With no functional gain other than readability, I'm in support of the idea since I feel Ash is lacking in its readability.
With downward compatability in mind, I'm in support of the Perl/PHP multiline syntax used in your first snippet:
The above currently errors so there would be no downward compatability issues with currently functioning scripts since no currently existing scripts would have been able to utilize the syntax for anything that doesn't error.
world");//No downward compatability issues
So if we implemented it as a syntax addition to Ash, the change would be rather seamless.
Regarding your second snippet's C-style concatenation idea for wrapping long lines without the inserting a new line character,
I don't think it would help readability whatsoever. If anything, I think it could potentially make debugging Ash syntax errors harder such as a missing comma between arguments. If speed is the concern here to avoid unnecessary concatenations, that's already possible with one long line. I see no reason why Ash scripts can't be written with both a readable well-commented development version as well as an optimized "minimalistic" production version.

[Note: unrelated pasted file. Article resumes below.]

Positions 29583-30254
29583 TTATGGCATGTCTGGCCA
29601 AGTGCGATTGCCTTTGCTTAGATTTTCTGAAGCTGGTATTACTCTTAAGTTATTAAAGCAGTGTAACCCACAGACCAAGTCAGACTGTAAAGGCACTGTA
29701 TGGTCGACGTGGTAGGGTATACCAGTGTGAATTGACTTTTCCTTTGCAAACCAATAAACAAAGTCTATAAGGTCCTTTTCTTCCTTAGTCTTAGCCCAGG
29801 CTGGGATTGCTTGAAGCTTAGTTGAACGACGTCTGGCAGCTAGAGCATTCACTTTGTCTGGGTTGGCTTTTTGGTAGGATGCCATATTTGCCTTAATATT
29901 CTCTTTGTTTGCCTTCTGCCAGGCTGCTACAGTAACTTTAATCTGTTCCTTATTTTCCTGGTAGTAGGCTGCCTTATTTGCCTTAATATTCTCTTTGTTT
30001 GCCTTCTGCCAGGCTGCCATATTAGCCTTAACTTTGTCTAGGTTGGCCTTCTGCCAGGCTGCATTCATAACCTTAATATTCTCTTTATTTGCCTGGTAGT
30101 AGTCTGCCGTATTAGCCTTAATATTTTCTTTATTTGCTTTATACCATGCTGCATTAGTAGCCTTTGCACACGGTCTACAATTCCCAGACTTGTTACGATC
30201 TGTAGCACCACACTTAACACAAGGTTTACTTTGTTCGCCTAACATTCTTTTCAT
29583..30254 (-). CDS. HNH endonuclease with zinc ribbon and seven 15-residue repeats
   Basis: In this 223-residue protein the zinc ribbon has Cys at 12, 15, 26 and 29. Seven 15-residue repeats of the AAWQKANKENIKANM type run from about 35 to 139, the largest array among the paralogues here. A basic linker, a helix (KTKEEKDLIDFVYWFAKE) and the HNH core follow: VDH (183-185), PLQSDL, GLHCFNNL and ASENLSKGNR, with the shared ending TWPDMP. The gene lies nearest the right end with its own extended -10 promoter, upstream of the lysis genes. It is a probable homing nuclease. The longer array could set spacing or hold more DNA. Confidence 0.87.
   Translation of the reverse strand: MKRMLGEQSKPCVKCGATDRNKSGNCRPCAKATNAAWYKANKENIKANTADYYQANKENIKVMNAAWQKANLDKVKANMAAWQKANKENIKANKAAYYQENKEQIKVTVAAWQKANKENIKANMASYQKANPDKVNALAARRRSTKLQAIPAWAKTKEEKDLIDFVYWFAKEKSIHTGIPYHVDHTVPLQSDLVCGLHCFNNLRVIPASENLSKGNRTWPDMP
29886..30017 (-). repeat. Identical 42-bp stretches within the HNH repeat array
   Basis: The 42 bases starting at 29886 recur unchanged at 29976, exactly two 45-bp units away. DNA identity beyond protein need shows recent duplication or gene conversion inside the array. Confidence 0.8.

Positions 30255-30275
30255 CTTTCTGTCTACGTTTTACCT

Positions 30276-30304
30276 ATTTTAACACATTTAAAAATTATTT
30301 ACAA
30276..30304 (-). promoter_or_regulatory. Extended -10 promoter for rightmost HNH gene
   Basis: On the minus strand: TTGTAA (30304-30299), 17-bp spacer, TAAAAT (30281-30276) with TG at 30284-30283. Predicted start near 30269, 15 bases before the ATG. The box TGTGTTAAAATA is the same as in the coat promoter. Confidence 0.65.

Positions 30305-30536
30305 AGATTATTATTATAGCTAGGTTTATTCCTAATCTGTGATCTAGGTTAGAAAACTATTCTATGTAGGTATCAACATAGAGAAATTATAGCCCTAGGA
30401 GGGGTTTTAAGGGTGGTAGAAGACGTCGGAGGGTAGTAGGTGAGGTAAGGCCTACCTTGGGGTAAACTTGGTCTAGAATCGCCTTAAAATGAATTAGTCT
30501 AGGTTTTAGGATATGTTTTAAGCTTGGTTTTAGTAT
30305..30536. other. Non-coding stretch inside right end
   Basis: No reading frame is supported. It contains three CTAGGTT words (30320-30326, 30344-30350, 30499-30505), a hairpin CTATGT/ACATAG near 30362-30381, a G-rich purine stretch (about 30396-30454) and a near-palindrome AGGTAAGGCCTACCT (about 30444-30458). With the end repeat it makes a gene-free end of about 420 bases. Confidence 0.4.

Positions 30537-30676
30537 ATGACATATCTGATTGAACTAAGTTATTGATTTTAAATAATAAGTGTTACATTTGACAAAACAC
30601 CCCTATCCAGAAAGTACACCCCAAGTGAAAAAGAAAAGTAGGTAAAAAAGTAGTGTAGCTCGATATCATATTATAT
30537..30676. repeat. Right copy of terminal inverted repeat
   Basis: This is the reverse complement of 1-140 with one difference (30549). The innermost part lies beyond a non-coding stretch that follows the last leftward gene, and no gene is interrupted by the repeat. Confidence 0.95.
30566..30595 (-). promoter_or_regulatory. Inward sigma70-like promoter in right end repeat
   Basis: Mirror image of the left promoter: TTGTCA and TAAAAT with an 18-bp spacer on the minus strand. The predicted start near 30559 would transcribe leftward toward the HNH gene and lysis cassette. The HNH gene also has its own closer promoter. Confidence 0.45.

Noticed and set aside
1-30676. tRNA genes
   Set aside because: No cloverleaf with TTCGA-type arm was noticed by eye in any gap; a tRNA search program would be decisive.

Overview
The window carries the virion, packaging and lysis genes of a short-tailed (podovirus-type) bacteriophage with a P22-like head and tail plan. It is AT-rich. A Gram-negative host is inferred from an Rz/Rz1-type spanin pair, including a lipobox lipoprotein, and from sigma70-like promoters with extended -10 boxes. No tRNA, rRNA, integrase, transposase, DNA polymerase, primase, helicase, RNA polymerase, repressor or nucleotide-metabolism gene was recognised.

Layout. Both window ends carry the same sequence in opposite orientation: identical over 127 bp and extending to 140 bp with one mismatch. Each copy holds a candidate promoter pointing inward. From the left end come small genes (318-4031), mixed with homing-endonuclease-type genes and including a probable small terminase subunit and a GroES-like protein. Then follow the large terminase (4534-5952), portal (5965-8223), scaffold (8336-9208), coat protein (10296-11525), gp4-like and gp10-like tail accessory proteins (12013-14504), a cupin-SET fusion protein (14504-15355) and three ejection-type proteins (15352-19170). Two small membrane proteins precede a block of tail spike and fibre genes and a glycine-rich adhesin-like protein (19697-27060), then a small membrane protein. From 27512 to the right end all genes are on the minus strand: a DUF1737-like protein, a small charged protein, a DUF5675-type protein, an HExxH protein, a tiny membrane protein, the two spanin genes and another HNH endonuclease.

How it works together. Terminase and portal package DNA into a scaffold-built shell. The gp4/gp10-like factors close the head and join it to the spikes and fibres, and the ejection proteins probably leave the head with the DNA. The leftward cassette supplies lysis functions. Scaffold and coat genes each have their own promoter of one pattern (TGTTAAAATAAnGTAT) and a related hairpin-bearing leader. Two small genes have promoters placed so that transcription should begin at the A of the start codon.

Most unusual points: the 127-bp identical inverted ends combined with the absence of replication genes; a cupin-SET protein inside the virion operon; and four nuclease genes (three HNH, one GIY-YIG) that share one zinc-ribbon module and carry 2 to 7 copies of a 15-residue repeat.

Regarding your second snippet's C-style backslash idea, as far as I can tell, it would become redundant if we went with the first snippet's idea. But if we didn't go with the first snippet's syntax, backslashing could be useful. But honestly, I find the syntax very ugly and hard to manage. Imagine 100 lines of CCS and having to append a backslash on each of them. Not only does it make the CSS harder to read, when you need to add a new rule to the CSS, you gotta remember to add a backslash which is very easy to forgot, resulting in more debugging.
Regarding template literals, I love them in PHP, but even in PHP I find printf and sprintf easier to maintain when you're working with a lot of variables.
If we simply added Perl-style multi-line string support, then this becomes a reality:
Native printf/sprintf support would also be nice, but it might conflict with some already existing scripts. But as long as you define the function natively with a signature/prototype in such a way that there's no way we can conflict with it, then that would make life as an ash scripter a hella lot easier.